We quickly realize that the command to let love be genuine isn’t going to be as easy as it sounds.

No doubt you’ve heard this mantra of professional musicians: How do you get to Carnegie Hall? Practice, practice, practice! In the same way, the way to grow in genuine love is to practice, practice, practice! Once he has told the Christians at Rome to let love be genuine, he offers some specific practices for them, and us, to adopt, in order to grow in that love. The best way to become more loving, the best way to let love be genuine, is to engage in the practices of genuine love.

He says, “hate what is evil, hold fast to what is good; love one another with mutual affection; outdo one another in showing honor. Do not lag in zeal, be ardent in spirit, serve the Lord. Rejoice in hope, be patient in suffering, persevere in prayer. Contribute to the needs of the saints; extend hospitality to strangers.”

Paul says, “This is what love looks like! Practice these things, and you’ll find your life enlarged in the love which is befitting members of the body of the Christ. These are the essential ingredients in a life of genuine love.” I’ve got the message loud and clear, I’m just not entirely sure how to actually do that.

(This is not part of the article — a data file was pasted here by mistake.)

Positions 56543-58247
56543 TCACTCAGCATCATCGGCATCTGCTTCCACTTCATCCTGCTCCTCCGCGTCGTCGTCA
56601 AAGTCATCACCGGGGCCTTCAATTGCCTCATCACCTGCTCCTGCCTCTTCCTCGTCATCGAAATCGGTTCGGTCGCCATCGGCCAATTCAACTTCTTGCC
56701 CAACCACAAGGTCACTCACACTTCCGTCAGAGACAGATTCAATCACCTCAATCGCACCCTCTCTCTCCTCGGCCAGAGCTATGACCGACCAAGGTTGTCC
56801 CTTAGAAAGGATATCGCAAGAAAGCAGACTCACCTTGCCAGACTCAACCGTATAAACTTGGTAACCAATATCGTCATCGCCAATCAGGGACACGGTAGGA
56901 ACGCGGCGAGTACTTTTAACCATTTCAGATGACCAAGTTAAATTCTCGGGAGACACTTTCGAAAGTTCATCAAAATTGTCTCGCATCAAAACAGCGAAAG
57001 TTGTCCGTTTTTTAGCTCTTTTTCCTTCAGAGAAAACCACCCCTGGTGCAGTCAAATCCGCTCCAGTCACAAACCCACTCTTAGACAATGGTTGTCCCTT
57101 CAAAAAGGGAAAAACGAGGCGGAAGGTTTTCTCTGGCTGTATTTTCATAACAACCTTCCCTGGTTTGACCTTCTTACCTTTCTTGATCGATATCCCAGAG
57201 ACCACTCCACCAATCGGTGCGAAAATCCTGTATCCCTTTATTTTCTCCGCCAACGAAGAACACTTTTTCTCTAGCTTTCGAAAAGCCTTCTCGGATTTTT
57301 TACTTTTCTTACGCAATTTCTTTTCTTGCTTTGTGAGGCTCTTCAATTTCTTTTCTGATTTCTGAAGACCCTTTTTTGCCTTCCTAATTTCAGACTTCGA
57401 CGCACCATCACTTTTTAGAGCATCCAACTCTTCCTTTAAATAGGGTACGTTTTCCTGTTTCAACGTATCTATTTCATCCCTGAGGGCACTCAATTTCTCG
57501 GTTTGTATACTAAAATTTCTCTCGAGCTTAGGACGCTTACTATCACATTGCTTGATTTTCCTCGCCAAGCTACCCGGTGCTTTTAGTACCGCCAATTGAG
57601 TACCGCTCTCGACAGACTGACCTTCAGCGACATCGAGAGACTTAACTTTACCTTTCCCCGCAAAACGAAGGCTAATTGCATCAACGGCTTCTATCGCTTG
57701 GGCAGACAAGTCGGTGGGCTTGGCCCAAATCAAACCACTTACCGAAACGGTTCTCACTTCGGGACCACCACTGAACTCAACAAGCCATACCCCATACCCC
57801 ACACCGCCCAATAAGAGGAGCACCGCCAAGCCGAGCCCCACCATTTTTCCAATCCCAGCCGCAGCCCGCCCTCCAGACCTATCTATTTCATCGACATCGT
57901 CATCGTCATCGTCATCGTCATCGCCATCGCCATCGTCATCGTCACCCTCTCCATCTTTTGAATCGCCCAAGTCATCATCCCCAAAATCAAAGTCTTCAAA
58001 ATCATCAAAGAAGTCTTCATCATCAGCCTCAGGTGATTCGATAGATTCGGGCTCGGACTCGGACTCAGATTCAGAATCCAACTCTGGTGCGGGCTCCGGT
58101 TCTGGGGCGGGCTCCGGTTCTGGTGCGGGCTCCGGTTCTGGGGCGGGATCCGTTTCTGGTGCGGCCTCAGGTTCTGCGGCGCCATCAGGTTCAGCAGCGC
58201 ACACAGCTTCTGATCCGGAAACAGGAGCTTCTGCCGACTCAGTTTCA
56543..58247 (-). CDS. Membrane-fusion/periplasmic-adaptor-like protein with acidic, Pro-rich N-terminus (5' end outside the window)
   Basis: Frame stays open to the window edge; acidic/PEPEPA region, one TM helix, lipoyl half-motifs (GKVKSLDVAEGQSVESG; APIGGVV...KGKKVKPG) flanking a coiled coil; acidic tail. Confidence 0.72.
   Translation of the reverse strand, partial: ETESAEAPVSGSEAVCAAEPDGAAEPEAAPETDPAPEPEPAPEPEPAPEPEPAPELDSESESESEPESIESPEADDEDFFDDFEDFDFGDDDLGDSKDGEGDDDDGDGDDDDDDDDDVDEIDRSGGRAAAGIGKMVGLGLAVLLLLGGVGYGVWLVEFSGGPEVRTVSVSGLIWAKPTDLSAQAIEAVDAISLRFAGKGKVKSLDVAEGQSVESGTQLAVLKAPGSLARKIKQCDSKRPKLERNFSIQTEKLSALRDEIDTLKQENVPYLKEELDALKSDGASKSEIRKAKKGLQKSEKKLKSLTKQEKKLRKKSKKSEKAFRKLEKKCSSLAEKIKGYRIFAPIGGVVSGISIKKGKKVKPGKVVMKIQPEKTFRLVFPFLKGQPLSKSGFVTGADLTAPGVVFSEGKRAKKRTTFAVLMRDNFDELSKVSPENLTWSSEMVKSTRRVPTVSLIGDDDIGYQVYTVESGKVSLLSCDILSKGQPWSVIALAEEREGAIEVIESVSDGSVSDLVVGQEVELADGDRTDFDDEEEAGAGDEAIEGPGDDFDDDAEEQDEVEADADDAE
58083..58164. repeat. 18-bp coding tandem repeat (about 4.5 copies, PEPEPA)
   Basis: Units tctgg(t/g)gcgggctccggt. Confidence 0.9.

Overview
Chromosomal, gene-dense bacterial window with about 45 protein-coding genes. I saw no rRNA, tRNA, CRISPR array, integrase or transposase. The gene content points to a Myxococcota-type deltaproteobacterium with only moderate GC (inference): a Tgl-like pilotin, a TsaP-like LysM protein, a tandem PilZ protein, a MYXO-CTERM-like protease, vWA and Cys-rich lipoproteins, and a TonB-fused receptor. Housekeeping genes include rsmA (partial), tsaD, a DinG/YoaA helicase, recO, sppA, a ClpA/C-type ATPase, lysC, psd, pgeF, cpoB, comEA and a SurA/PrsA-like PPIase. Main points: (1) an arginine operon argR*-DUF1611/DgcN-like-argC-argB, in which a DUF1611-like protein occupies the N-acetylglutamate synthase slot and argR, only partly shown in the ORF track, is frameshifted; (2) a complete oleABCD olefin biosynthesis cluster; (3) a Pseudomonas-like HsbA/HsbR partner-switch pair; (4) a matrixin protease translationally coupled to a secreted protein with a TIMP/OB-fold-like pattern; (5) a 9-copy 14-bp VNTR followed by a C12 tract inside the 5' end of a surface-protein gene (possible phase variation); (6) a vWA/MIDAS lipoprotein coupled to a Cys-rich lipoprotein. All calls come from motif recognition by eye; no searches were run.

Of course, it should seem obvious: our example and the source of genuine love is Jesus. Paul’s words to bless those who persecute you, bless and do not curse in verse 14 sound a lot like what Jesus says in Matthew 5:44: “Love your enemies and pray for those who persecute you” or what he says in Luke 6:28: “Bless those who curse you, pray for those who revile you” or even what he prayed for his executioners as he hung upon the cross, “Father, forgive them; for they know not what they do” (Luke 23:24).

If you read on from today’s text in Romans 12, you’ll find allusions to other sayings of Jesus peppered throughout chapter 13, and Jesus’ love for others at the cross is stressed in Romans 15:1-3. Throughout this great theological treatise we know today as the book of Romans, Paul is hinting that to love genuinely is to love as Jesus loved.